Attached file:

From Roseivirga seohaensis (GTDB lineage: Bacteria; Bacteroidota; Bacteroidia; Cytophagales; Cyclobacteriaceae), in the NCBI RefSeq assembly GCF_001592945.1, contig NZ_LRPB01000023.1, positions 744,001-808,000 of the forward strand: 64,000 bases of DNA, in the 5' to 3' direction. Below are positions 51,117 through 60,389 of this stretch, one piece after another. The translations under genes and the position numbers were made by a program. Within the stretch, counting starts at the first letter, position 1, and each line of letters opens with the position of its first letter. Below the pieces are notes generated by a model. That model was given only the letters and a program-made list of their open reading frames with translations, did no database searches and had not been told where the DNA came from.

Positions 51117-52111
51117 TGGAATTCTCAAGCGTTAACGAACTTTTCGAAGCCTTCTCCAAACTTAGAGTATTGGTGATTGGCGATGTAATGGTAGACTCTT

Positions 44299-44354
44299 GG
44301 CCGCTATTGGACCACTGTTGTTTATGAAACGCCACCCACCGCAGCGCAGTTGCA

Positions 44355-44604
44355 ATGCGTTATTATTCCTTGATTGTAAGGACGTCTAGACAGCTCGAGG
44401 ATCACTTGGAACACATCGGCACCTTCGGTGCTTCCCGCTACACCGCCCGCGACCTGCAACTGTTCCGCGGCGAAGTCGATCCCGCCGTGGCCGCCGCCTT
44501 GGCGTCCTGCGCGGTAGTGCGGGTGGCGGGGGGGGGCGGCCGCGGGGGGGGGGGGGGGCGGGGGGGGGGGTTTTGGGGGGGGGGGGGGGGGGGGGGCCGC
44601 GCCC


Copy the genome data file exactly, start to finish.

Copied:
From Roseivirga seohaensis (GTDB lineage: Bacteria; Bacteroidota; Bacteroidia; Cytophagales; Cyclobacteriaceae), in the NCBI RefSeq assembly GCF_001592945.1, contig NZ_LRPB01000023.1, positions 744,001-808,000 of the forward strand: 64,000 bases of DNA, in the 5' to 3' direction. Below are positions 51,117 through 60,389 of this stretch, one piece after another. The translations under genes and the position numbers were made by a program. Within the stretch, counting starts at the first letter, position 1, and each line of letters opens with the position of its first letter. Below the pieces are notes generated by a model. That model was given only the letters and a program-made list of their open reading frames with translations, did no database searches and had not been told where the DNA came from.

Positions 51117-52111
51117 TGGAATTCTCAAGCGTTAACGAACTTTTCGAAGCCTTCTCCAAACTTAGAGTATTGGTGATTGGCGATGTAATGGTAGACTCTT

Positions 44299-44354
44299 GG
44301 CCGCTATTGGACCACTGTTGTTTATGAAACGCCACCCACCGCAGCGCAGTTGCA

Positions 44355-44604
44355 ATGCGTTATTATTCCTTGATTGTAAGGACGTCTAGACAGCTCGAGG
44401 ATCACTTGGAACACATCGGCACCTTCGGTGCTTCCCGCTACACCGCCCGCGACCTGCAACTGTTCCGCGGCGAAGTCGATCCCGCCGTGGCCGCCGCCTT
44501 GGCGTCCTGCGCGGTAGTGCGGGTGGCGGGGGGGGGCGGCCGCGGGGGGGGGGGGGGGCGGGGGGGGGGGTTTTGGGGGGGGGGGGGGGGGGGGGGCCGC
44601 GCCC